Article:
I can hardly believe its been SEVEN years that we've been blogging here at Colonial Quills! Since that time we've been bringing our readers gleanings from our historical research from Colonial times. We've covered a lot of miles through the years and a lot of years through the miles!! We hope our passion for Colonial history has shown through. Since we started blogging, the Quillers have penned almost 1,000 articles. We will have a special post coming soon when we hit that milestone! We would be remiss if we did not extend our gratitude to Mistress Carrie, our founder, for bringing us all together! I'm blessed to have been along on this journey for these seven years. Since then I've had ten books published including my two colonials Pattern for Romance and Colonial Courtships (which was repackaged in the American Dream Romance Collection.) I'm currently dreaming up new stories!

Roseanna M. White
What a joy it's been to be a part of this wonderful blog since its inception! Seven years? Wow, the time has flown by!! Seven years ago, I was rejoicing in a contract from Summerside/Guideposts for my first Colonial-era book (and my first book published by anyone but my own company), Love Finds You in Annapolis, Maryland. I've now re-published it as A Heart's Revolution and have a total of 21 books either published or under contract. I've been so blessed to work with my dream publishers--Harvest House, Bethany House, and Guideposts--and to grow the publishing company my husband and I founded as well, WhiteFire Publishing. And all along the way, I've known that Colonial Quills was here to celebrate with me, teach me new things from these other amazing authors, and let me share some of the fun tidbits I'd learned, too!  

GIVEAWAY ~ I'm happy to offer a paperback to a US address or digital to an international reader of one of my early American novels (A Heart's RevolutionRing of Secrets, or Whispers from the Shadows)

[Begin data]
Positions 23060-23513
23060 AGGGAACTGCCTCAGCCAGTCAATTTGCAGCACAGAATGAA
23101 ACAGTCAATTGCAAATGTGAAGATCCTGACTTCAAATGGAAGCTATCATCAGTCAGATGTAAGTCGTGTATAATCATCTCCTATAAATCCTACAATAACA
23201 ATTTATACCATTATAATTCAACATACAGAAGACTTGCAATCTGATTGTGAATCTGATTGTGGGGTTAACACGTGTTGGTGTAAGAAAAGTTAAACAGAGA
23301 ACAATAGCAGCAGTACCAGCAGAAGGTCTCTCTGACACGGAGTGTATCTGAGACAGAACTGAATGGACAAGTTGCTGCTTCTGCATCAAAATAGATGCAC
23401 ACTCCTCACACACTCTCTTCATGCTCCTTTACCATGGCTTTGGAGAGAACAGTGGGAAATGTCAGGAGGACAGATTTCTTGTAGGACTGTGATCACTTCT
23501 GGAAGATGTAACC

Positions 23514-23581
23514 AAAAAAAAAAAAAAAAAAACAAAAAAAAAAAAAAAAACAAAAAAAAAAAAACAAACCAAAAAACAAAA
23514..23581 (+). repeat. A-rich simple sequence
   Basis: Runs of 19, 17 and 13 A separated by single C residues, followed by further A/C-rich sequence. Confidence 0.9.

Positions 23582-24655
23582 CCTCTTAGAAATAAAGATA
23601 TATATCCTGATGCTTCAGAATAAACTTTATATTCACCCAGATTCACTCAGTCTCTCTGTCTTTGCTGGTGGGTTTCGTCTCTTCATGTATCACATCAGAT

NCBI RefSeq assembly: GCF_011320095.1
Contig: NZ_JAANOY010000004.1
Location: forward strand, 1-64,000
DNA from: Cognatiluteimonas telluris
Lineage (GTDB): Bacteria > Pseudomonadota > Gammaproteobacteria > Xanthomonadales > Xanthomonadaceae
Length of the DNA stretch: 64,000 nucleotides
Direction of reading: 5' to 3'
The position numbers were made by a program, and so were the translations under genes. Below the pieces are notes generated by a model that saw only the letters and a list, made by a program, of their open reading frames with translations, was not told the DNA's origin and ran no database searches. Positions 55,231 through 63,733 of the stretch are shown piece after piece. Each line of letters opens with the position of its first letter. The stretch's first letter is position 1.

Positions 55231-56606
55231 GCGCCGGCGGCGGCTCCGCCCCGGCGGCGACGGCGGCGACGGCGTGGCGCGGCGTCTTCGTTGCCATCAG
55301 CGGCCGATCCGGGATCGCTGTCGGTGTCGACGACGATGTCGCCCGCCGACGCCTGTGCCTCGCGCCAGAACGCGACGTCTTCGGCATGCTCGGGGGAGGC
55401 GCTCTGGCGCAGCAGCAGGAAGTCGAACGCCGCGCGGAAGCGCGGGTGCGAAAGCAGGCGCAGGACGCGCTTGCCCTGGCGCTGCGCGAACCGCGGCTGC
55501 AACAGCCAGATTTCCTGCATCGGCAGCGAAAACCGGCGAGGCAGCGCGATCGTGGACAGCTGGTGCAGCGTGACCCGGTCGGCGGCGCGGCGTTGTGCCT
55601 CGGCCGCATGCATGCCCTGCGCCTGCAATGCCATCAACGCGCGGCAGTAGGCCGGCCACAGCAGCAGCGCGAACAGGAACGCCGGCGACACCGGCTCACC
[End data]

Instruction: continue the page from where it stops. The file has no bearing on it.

Author Shannon McNear
I joined CQ back in 2013, after receiving my first publishing contract for the novella Defending Truth in A Pioneer Christmas Collection. I've had a lot to celebrate since then! That first novella was nominated for a RITA® award, then two more novella contracts (with a summer in between spent caring for my mother, who passed away that following winter) and after 35 years of writing novel-length fiction, a totally out-of-the-blue opportunity for my first full-length, which releases in October. (The Cumberland Bride, #5 of Daughter of the Mayflower, Barbour) I also have had the honor of signing with two amazing agents, first with Susan Brower and then two years ago with the stellar Tamela Hancock Murray. I'm a blessed woman to be part of this group!



If you're a Patriot, you might wish for us to pour you
 some COFFEE rather than TEA! Simply let us know!


Author J.M. Hochstetler
Joan, AKA J.M. Hochstetler, was one of our original founding members of the Colonial American Christian Writers group and a Colonial Quills contributor and we're glad to have her back contributing.

Author Pegg Thomas
Pegg Thomas is both an author and an editor. This past year has been a busy one with her duties at Lighthouse of the Carolinas as Editor. And she's been busy publishing books, including her contribution to The Backcountry Brides Collection, The Pony Express Romance Collection and A Bouquet of Brides Collection -- all from Barbour Books. She started as a guest post on CQ in 2012 and became a montly contributor in 2015. She's giving one U.S. commenter a paperback copy of A Bouquet of Brides, which includes her story, In Sheep's Clothing.


Author Janet Grunst
Last May, the first story of my Revolutionary War trilogy, A Heart Set Free won the Selah Award for Historical Romance. The sequel, but stand-alone novel, A Heart For Freedom was contracted by Lighthouse Publishing of the Carolinas and releases October 1, 2018. I'm currently working on the third story as well as a Highland novella. I have learned so much from the other Colonial Quillers and it has been such a delight to be part of the Colonial Quills Team. (CFP: Janet was another original member of Colonial Quills!) GIVEAWAY: One copy of A Heart Set Free by Janet Grunst will go to one commenter. 
 
Author Denise Weimer